The cyber and data security of any small and medium business and not for profit organisation can not be handled by a single simple application or hardware components.
Let’s look at normal physical business security.
Any organisation, who has an office will start by putting on a front and back door lock. These locks have restricted access so only trusted people can get in with a key or card or biometrics. What about the windows, let’s now put locks on them if they open and reinforce them if they do not. Do we need to look at the roof, can someone get up there and go through the roof? We need to make sure that that is secure.
So that will now stop the casual thief, from the outside anyway. What about the persistent thief. The lock may not protect you from the thief with a crow bar or from the thief driving a car through your front door. To protect our business we need to put in bollards so that a car cannot get into the building and reinforced doors so the crow bar is ineffective.
We now also need to put in alarms. These will protect your business if some unauthorised person get in. Once again we need trusted people on staff to disarm and arm the alarm. We also need to make sure that the alarm has a very loud bell to scare off the would be thief and it also has some level of monitoring. But what happens if someone cuts the power, we need to have some sort of redundant power system so that the alarm is always working.
We now need to make sure that a client in reception can not steal from the back room. We could put in biometrics if the cost can be justified or a number lock – to segregate the businesses. We have now segregated the office into sections that have different authorisation levels. We also need to make sure that the trusted staff cannot walk out the door with business critical information and equipment. The secret squirrel stuff can be protected with RFID on all files and scanners on all of the doors.
So our office is now nice and snugly, it is secure and safe. Is it? What about a direct assault on the office during business hours. Lets put a panic button system on the alarm and the police can be on site in minutes. Finally what happens when there is a fire, flood, tornado or earthquake. The alarm will go mad and tell everyone that something has happened and the alarm will tell you and anyone within hearing.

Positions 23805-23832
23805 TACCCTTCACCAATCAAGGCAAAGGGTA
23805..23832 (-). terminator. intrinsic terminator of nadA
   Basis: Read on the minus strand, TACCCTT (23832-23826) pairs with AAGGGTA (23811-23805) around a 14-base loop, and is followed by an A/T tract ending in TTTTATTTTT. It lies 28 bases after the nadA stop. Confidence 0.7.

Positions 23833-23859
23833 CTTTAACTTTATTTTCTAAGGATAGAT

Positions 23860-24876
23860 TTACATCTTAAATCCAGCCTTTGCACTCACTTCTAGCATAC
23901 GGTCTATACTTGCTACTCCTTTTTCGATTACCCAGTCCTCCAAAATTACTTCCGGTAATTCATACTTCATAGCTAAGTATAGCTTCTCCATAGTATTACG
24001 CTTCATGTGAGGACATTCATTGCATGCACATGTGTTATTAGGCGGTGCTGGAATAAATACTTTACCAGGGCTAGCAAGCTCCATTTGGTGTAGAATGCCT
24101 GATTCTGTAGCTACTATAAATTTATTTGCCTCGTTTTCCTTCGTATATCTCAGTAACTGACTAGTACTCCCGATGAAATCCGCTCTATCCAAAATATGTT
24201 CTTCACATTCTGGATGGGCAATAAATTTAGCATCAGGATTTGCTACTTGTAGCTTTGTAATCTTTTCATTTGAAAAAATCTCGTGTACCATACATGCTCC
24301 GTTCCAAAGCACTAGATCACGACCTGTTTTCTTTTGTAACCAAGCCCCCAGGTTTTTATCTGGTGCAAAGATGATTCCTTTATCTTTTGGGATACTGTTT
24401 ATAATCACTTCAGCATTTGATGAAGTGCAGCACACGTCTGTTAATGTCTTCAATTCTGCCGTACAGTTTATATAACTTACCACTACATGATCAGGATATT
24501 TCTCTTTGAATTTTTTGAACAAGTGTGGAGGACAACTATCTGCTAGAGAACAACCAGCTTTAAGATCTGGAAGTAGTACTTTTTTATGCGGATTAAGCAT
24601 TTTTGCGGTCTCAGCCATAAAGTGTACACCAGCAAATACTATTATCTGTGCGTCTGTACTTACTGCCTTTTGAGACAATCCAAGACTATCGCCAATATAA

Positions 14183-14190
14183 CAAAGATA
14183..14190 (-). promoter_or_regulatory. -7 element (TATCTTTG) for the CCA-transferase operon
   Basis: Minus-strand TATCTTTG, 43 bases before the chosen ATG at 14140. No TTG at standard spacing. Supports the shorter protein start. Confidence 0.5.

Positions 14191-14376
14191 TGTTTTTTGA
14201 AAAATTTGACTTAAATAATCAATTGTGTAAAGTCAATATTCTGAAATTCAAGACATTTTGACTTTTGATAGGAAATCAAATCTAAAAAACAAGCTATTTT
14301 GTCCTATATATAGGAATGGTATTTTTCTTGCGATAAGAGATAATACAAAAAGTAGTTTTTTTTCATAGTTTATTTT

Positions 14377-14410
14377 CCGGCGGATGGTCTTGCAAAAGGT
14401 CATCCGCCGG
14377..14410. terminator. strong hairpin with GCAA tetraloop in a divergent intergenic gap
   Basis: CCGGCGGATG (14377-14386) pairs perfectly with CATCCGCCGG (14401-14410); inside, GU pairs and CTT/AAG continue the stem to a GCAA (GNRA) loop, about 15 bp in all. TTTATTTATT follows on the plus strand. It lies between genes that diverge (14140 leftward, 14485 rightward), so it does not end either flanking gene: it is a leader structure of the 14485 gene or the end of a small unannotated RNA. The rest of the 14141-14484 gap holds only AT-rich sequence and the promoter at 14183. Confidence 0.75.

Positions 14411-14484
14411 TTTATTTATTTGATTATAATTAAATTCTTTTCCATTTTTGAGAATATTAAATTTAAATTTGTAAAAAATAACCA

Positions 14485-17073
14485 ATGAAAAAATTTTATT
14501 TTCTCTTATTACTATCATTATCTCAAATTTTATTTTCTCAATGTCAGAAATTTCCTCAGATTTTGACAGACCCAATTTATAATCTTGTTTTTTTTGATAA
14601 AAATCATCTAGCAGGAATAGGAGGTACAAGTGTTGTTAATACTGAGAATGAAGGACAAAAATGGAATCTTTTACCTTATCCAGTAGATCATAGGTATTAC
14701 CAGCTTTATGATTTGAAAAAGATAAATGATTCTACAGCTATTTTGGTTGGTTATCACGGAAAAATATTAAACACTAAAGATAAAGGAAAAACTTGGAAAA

You have put all of these deterrents in place and if you approached an insurance broker you can prove that you are less of a risk because of what you have done. It could even reduce your premium. It is not over what about the next best clever thief, (maybe he is invisible), how do we protect against him.
So that is just for the office. There is no single feature that we deployed in the above office that will totally protect you. It is a combination of it all. Cybersecurity management is similar. There is no single widget that will create a secure business environment.
As a cybersecurity focus you need to apply
- Technology – the locks on the doors and windows, the alarm system, RFID.
- Management – who is allowed to turn off alarms and authorise access. Who has access to secret squirrel information. The segregation of business components in the office.
- Adaptability – risk analysis of all of the threats to the business and putting solutions in place to mitigate those risks. We also need redundant systems to keep it all going in case of disaster.
- Compliance – the insurance broker checking your office. Using the systems in place to protect the business
So as I said there is no single thing that you can install into your business that will make it secure by just installing it. You need to have an interlocking system that will protect your business from the most determined thief or cyber criminal. Don’t just listen to the hype from the sales people!